Funded ERI Project: Jorden Schreeder interning at the Owl Monkey Project in Formosa, Argentina

I spent this summer as a field research intern for the Owl Monkey Project (Proyect Mirikiná) in the Gran Chaco Ecoregion of Formosa, Argentina. I, along with 3 other interns, assisted Emily Briggs and Alba Garcia on their Ph.D. fieldwork, while also collecting data for the Owl Monkey Project’s behavioral and genetic research. The experience was demanding, exciting, and incredibly rewarding! Whether we were collecting behavioral data on the monkeys, making seed traps, doing lab work, running playback experiments, making phenology reports, setting up camera traps, or conducting plot scans for fruit and feces (the poop jokes are endless), every day was a unique set of surprises. 

We spent our weekends at Casa 100, the project’s house, where we would do lab work and grocery shop for the field, where we spent most of our time. Pitching our tents along the river, our home base was about a 20 minute walk through grassland to the entrance of the gallery forest. The incredibly diverse and beautiful environment was perfectly suited for a wide range of research questions. I quickly became accustomed to living and sharing my new home with the creatures around us.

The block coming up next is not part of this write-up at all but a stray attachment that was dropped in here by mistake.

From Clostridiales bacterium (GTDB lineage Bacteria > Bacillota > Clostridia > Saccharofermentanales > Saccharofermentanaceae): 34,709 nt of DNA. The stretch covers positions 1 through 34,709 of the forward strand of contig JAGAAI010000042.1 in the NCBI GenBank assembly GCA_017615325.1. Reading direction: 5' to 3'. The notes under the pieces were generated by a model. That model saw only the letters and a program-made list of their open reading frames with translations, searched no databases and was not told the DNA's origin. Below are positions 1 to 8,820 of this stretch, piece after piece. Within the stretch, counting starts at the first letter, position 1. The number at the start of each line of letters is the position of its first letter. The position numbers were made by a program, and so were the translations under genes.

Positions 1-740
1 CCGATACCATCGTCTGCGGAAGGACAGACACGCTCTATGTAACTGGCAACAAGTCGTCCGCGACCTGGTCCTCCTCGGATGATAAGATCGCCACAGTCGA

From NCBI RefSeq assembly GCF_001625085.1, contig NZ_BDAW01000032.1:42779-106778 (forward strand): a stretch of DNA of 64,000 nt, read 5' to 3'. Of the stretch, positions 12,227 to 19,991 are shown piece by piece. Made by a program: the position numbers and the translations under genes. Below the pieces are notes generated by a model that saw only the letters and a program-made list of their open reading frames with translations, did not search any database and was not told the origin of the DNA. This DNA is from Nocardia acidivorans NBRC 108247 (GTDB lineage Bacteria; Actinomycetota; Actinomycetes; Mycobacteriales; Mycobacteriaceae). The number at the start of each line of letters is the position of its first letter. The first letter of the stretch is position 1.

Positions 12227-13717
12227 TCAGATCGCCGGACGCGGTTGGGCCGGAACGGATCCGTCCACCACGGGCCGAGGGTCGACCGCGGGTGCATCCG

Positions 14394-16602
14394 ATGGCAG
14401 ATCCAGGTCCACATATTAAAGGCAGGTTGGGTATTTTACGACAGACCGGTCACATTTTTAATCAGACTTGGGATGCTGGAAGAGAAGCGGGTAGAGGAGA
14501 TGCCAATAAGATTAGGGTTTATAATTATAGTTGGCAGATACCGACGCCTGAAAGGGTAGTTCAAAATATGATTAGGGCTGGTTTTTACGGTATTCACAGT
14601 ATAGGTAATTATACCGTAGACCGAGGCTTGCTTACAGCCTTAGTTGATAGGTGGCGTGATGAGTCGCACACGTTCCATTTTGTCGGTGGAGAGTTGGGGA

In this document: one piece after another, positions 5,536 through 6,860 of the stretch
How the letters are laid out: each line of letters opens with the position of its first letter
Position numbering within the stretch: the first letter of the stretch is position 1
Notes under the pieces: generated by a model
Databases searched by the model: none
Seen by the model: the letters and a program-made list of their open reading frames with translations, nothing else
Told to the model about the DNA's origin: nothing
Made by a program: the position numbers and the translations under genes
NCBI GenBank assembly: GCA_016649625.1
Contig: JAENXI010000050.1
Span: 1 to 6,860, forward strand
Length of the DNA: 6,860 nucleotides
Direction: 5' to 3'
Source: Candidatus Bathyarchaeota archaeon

On sunny days, the giant caimans would beach themselves along the river near our tents (sometimes a little too close), while the capybaras roamed the grasslands nearby. In the forest, we would often run into packs of peccary, and if we were lucky, we might have spotted a tapir or coati. Once, a young fox followed us for hours as we collected feces samples. We named it Felix, since we found so many poops! The diversity of the environment constantly left me in a state of awe.

Because of my love for primates, and my hope of gaining a Ph.D. doing field work with monkeys, I most looked forward to spending time with the owl monkeys and howler monkeys (although spotting toucans and the rare giant anteaters always gave me life). Since some monkey groups were incredibly difficult to find, I learned a new level of patience and dedication. After long hours in the field, we sat around the campfire discussing everything from how successful or unsuccessful the research was going, to theoretical and tangible discussions about our struggling Earth, to whether or not we were able to go to the bathroom without getting any new bug bites. We bonded quickly over the temperamental and unpredictability of our surroundings. Working so closely with Emily and Alba, I learned first-hand what it takes to reach my goals. I soaked up their invaluable advice; they became amazing mentors and role models. Beyond the beautiful place I was able to live, I felt most lucky to have made connections with such inspiring and hardworking people. 


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